At dawn’s first light, I was up and on the last portion of National Park trail. I passed Lost Lake and quickly found a place to wade the North Fork of Big Thompson River (more like little Thompson creek at this altitude).
From here on, I would be off-trail, but I was above timberline and the slope was not too steep. I took my time, enjoying the unfolding view and relishing the challenge of finding my own route (which was no challenge at this point.)
By 10:00 I was on the wet plateau between Mt Dunraven and Mummy Mountain and I stopped for an early lunch.
At this point I debated whether to climb Mummy Mountain, 13425 feet in elevation. It would delay me from climbing off the ridge and thus expose me to possible storms. However I figured I may never again have the opportunity to climb the peak and, like John Muir, I hungered for some mountain adventure. Just below the peak, at about 12,300 elevation, I dropped my pack near a large boulder and started hiking straight up.
As I climbed, I kept looking back to see where my pack was. I was glad I did, since after a while every boulder looked like another and I could have easily lost my pack.
I took my time, stopping to rest several times. The climb was challenging and I began to wonder if I might be one of the first people to climb Mummy Mountain this summer because of its isolation. Perhaps there would be climber’s log at the summit that would answer my question.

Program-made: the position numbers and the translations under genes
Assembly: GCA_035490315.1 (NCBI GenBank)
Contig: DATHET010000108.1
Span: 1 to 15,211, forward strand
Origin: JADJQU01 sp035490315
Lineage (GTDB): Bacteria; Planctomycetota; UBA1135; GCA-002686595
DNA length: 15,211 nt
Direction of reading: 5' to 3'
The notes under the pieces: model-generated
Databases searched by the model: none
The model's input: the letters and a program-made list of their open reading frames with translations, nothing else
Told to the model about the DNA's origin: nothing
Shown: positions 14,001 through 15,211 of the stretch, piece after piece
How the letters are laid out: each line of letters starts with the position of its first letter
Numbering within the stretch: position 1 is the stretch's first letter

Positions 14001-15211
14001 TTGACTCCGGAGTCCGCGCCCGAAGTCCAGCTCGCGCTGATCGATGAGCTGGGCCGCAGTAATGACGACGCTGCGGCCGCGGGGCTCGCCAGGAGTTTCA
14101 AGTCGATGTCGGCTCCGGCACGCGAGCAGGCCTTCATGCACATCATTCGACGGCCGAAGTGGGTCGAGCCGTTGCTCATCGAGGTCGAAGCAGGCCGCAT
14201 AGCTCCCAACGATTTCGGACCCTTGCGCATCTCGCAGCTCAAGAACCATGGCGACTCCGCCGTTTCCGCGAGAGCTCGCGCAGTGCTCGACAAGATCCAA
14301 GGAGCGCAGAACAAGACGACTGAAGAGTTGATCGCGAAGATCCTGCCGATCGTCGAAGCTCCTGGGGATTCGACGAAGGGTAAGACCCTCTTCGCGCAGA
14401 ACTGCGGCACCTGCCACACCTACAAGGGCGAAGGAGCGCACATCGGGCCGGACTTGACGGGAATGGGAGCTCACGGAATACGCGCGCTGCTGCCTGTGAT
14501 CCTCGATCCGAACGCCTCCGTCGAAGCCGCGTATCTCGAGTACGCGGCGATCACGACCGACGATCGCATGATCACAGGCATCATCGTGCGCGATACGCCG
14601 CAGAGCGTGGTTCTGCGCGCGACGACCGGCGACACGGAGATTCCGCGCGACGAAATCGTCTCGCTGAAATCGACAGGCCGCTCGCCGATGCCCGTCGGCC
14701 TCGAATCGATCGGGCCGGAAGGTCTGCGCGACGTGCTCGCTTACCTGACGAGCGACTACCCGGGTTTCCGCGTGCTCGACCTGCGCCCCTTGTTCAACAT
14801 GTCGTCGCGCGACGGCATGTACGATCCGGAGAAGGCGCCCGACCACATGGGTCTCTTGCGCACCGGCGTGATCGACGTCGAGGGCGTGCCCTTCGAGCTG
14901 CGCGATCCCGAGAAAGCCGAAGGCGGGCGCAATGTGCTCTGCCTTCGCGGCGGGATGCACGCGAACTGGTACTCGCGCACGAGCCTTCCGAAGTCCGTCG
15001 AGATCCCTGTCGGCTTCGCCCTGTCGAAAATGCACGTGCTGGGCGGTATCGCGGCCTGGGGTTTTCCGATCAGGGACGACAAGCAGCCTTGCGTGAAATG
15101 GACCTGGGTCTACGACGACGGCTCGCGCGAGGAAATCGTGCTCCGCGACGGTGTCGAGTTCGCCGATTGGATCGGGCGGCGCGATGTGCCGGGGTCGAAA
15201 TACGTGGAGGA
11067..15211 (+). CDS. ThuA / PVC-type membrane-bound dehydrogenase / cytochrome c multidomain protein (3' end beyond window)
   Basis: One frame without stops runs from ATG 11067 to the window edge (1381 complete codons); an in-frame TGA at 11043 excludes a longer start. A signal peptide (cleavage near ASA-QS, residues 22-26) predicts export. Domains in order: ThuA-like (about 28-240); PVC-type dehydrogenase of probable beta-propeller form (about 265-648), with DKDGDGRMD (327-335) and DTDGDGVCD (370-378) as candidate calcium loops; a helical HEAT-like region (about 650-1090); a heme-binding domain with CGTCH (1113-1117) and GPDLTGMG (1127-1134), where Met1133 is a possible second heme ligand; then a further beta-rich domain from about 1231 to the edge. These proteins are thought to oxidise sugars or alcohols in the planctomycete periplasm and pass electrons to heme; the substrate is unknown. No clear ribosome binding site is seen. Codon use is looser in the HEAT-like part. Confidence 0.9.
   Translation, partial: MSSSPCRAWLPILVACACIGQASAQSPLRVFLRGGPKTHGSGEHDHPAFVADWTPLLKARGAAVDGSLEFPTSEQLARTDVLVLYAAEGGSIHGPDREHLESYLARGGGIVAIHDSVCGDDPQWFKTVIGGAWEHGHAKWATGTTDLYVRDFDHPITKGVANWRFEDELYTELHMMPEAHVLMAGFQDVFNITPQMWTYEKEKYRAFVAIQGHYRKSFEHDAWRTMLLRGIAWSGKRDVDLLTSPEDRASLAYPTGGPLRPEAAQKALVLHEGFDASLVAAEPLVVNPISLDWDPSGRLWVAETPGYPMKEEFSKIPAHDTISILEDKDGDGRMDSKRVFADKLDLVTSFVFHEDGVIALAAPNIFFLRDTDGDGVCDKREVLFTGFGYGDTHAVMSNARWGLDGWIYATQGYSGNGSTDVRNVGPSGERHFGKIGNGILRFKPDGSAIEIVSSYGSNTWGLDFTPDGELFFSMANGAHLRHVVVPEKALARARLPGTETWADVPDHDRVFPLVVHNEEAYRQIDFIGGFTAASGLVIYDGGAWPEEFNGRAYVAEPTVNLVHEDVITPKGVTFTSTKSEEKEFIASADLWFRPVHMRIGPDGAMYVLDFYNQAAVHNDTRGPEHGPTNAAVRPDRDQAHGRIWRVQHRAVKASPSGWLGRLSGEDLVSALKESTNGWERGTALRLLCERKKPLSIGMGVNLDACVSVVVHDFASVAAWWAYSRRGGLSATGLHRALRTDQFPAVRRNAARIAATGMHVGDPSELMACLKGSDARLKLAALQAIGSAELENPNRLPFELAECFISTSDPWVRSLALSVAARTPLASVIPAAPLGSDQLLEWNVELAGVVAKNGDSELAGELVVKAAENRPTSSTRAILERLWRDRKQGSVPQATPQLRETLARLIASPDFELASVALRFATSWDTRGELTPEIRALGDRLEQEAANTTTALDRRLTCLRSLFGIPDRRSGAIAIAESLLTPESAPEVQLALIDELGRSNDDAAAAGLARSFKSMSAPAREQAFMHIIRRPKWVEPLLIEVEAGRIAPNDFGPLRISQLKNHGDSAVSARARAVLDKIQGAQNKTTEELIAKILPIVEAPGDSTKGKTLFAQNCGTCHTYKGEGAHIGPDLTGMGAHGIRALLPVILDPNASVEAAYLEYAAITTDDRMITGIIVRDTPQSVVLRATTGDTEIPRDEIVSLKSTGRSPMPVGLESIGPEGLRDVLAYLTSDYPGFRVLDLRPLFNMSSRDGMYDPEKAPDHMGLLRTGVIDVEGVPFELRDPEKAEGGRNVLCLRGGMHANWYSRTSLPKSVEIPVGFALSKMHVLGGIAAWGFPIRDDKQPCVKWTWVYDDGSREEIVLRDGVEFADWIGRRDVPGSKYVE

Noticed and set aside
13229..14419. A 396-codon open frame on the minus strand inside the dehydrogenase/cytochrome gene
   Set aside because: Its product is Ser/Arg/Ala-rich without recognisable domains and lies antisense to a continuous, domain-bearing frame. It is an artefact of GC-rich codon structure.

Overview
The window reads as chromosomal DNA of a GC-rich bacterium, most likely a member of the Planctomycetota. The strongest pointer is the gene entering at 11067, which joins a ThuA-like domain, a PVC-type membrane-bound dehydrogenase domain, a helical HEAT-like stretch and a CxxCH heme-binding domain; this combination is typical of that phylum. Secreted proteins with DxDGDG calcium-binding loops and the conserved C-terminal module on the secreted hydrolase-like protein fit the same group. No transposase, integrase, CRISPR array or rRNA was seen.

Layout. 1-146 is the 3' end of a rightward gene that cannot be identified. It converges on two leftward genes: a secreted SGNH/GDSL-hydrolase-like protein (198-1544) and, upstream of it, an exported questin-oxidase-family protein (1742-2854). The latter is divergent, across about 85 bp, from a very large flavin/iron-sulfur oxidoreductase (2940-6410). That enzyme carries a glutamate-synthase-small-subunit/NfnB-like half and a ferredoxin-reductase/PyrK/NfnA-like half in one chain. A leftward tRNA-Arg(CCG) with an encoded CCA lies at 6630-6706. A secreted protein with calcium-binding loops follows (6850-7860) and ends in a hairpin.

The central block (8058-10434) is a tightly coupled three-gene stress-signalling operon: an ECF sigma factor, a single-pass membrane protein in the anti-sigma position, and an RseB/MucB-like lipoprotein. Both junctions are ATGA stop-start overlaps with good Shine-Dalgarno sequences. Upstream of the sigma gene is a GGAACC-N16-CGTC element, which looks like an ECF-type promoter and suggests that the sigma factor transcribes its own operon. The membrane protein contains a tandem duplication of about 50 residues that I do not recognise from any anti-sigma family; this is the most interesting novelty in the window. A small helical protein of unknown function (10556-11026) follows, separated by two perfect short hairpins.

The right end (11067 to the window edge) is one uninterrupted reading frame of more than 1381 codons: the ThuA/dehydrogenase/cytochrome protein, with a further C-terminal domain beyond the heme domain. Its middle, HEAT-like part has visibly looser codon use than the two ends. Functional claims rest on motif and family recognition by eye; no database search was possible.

At 11:10 I reached the summit. The peak has a spectacular view to the south and west. I could see Lawn Lake, Crystal Lake, the Saddle, Fairchild Mountain and even Ypsilon Mountain. I found the climber’s log in a plastic plumber’s pipe and discovered that I was the fourth climber that week! I realized that there must be an established route (directly up the ridgeline from the southeast?) and that I might be able to use a portion of it later on.
My pack remained a thousand feet below me so I decided to continue my original plan: to contour around Mummy Mountain, remaining in the West Creek basin until I came to the ridge above Tileston Meadow’s. The ridge was at 11,750 feet so I figured I could gradually lose some elevation as I hiked around the mountain side. I scrambled back to my pack and continued on.
The terrain remained mostly meadow with many large boulders. Occasionally I encountered large clumps of boulders that I had to go over or around. I generally chose to go around, dropping to a lower elevation.
As I picked my way along the slope, I reflected on what a seminary professor once regarding Psalm 119:105, Your word is a lamp to my feet and a light to my path. He said, “Remember that the lamps of ancient Israel where not blazing maglite flashlights by which you can see the path for hundreds of feet. Rather they were flickering oil lamps which gave you visibility of only a few feet. But that is all you need. The text reminds us that God does not reveal the whole path at once, but just enough to show us the way.”
As I worked my way around Mummy Mountain, I thanked the Lord for each small section of path that I could see.
Lord Jesus, show us our path for today.
Next: a stormy afternoon.
I’ve certainly been enjoying your posts about your backpack trip. Thank you for your reflections and photos.